Kellie Xiao receiving the Young Lawyer Achiever of the Year at the 25th ACC In-House Legal National Conference.
By the time the coronavirus (COVID-19) pandemic really began to hit home in Australia, in-house counsel Kelly Xiao was already an old hand at dealing with it.
Xiao is the APAC employment counsel for international computer software company VMware. Their team in China has been addressing issues arising from the pandemic since January. As a result, Xiao and the VMware crisis management team are at the COVID-19 coal face, ensuring employees stay safe and sane while keeping the business moving.
Named Young Lawyer Achiever of the Year at the 25th ACC In-House Legal National Conference, Xiao’s experience belies her youth. She provides advice and training to the human resources department and managers across 15 countries, in both English and Mandarin.
Here Xiao shares some lessons she has learned about:
- Managing your business through the COVID-19 crisis;
- Instilling integrity into your work; and
- Being kind to yourself.
Virtual karaoke and other social opportunities
Working from home is a largely foreign concept for many Chinese workers, with some businesses even setting homework for employees to help them get the hang of it. But as the saying goes, “necessity is the mother of invention.” Forced to stay at home for the duration of the pandemic, employees have been finding creative ways to keep the business moving.
“I’ve heard stories of teams doing cloud snacks, cloud karaoke and cloud drinking,” Xiao says. “They literally send snacks to the client, then go online and talk — or sing together!”
For caffeine-loving Australians, virtual coffees might be more par for the course. Some teams in VMware have been encouraging employees who are working from home to have virtual coffee meetings for 15-30 minutes, two or three times a week, to talk about anything but work.
“When you’re not in the office, you miss out on the corridor conversations, the social interaction. While practicing social distancing, you need to stay connected,” she said.
Xiao worries that lawyers, already susceptible to depression and anxiety as a profession, might suffer mental health challenges during a drawn out crisis like the pandemic. “General counsel leaders need to keep mental health at the forefront and make sure their teams are looked after,” she said.
Staying across constant change in a crisis
Xiao emphasizes the important role in-house counsel plays during a crisis such as the coronavirus pandemic, in particular:
- Identifying and advising on government-led regulatory changes; and
- Managing compliance without exposing the business.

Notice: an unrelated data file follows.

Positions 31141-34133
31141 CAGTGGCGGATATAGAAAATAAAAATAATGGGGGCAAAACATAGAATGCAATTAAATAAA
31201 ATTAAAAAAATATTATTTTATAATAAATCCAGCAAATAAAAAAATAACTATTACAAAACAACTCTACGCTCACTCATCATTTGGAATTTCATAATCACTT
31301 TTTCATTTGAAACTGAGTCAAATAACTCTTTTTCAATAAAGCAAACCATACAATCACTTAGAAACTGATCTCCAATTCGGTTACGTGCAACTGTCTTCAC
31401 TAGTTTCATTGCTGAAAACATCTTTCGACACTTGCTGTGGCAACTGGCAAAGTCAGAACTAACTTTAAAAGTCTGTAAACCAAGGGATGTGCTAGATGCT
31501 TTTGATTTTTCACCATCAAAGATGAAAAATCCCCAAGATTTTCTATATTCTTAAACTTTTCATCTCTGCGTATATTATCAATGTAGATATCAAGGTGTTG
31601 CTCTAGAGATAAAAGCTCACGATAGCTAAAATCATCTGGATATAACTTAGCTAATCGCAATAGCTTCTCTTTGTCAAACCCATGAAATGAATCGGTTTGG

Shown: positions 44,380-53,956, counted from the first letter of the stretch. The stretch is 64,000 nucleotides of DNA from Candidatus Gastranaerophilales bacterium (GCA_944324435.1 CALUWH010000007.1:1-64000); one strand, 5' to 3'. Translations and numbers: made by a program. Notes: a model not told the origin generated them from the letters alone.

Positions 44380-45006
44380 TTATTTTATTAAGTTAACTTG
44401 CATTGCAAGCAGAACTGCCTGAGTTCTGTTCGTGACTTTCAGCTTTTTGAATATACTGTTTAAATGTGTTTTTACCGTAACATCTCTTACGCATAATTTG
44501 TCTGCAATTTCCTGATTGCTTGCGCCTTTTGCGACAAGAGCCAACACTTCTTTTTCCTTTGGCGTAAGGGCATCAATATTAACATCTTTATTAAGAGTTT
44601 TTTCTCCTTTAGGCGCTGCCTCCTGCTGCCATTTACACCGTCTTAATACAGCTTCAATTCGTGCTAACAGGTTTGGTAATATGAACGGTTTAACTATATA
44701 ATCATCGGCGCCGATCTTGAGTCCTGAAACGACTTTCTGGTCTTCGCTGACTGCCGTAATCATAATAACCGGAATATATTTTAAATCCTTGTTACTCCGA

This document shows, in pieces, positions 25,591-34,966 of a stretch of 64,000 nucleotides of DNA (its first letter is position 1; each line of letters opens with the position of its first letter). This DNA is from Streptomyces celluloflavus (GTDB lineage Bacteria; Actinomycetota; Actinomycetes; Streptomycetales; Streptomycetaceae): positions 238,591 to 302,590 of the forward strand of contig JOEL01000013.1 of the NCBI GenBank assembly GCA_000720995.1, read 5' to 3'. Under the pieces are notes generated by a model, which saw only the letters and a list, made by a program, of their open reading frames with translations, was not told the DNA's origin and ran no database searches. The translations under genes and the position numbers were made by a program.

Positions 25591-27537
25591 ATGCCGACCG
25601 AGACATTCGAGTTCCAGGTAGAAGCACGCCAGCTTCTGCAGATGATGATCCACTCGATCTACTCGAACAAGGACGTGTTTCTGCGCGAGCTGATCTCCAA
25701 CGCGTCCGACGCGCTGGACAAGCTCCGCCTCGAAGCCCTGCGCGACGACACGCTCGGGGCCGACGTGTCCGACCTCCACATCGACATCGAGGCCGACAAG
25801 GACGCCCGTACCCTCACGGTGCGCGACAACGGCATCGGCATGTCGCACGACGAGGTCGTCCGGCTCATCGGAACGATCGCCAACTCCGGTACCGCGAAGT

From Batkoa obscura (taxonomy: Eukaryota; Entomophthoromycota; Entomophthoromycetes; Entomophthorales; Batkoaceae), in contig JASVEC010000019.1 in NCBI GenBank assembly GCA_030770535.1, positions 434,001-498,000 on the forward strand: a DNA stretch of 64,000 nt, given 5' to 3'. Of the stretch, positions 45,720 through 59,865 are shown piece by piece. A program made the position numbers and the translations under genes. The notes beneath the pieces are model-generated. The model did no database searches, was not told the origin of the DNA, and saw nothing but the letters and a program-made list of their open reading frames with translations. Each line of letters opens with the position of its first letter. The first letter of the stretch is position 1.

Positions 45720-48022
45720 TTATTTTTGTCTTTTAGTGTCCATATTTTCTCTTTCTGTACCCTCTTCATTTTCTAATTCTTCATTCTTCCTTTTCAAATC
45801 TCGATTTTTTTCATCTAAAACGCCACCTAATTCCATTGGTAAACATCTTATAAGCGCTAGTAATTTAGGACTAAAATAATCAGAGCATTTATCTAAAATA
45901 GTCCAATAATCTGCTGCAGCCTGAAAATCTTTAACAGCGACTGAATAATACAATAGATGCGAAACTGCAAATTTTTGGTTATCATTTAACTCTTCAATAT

Many governments have implemented an array of new regulations, from work, health, and safety hygiene practices to reporting on employee travel. Staying across these developments and advising the business on how to comply with them has been essential.
My lighthouse, my guiding light
Xiao was born in China, in what she only half-jokingly refers to as a small town of one million people — “small by Chinese standards,” she laughs, in the Guangdong province. Her father moved to Australia when she was very young and with her mother working in another city, Xiao was raised by her grandmother.
“She had a strong sense of integrity,” Xiao said about her grandmother. If she witnessed someone doing something, she believed was wrong, she would speak out. Instilling Xiao with this integrity and morality was a gift for which she remains grateful, especially in her work as a lawyer.
“We are not just in-house counsel, we are officers of the court. Reaching a balance between what the business needs and what is socially responsible is more important than ever,” she said.
Sadly, her grandmother passed away from cancer, aged 56, when Xiao was just 10 years old; she then moved to Australia with her parents. But when she received her ACC Australia award, Xiao paid tribute to her grandmother in her acceptance speech.
“She would never have imagined me coming to Australia, let alone becoming a lawyer and receiving this award,” she said. “My grandmother was my lighthouse, my guiding light.”
An award-winning performance
Xiao received her ACC Young Lawyer Achiever award largely in recognition of her work helping VMware to set up a new entity in a new jurisdiction in South East Asia. The award recognizes up and coming in-house lawyers who have either practiced law for five years or less or are under age 35.
Xiao was the co-lead lawyer in opening the new office. With no automatic transfer provisions under the relevant law, it was a complex task that took several months. During this time, Xiao drafted offer letters, employment contracts, collateral information, wrote work rules for filing with the government, and determined the strategy for addressing employee concern about changes to benefits and programs.
She particularly enjoyed working across a multi-disciplinary team. “As a large business, it can be easy for the many functions like legal, tax and HR to be siloed. But for a project like this, we have to work together,” she said. “I found it most rewarding.”
Kelly Xiao’s 3 key takeaways
1. Be authentic
“Stay true to who you are when you are giving legal advice. Find a balance between managing business risk and doing the right thing. Don’t be afraid to inject authenticity.”
2. Be curious about the world
“Learn about society and how we function. It will help you to understand why we have certain laws in the first place.”
3. Be kind to yourself
“As lawyers, we are such perfectionists. We work hard to get where we are. But we are also human beings and make mistakes as well,” Xiao says. This is something she tries to instill into the law students she speaks to. “We mustn’t be too hard on ourselves. Learn from your mistakes and keep them in perspective.”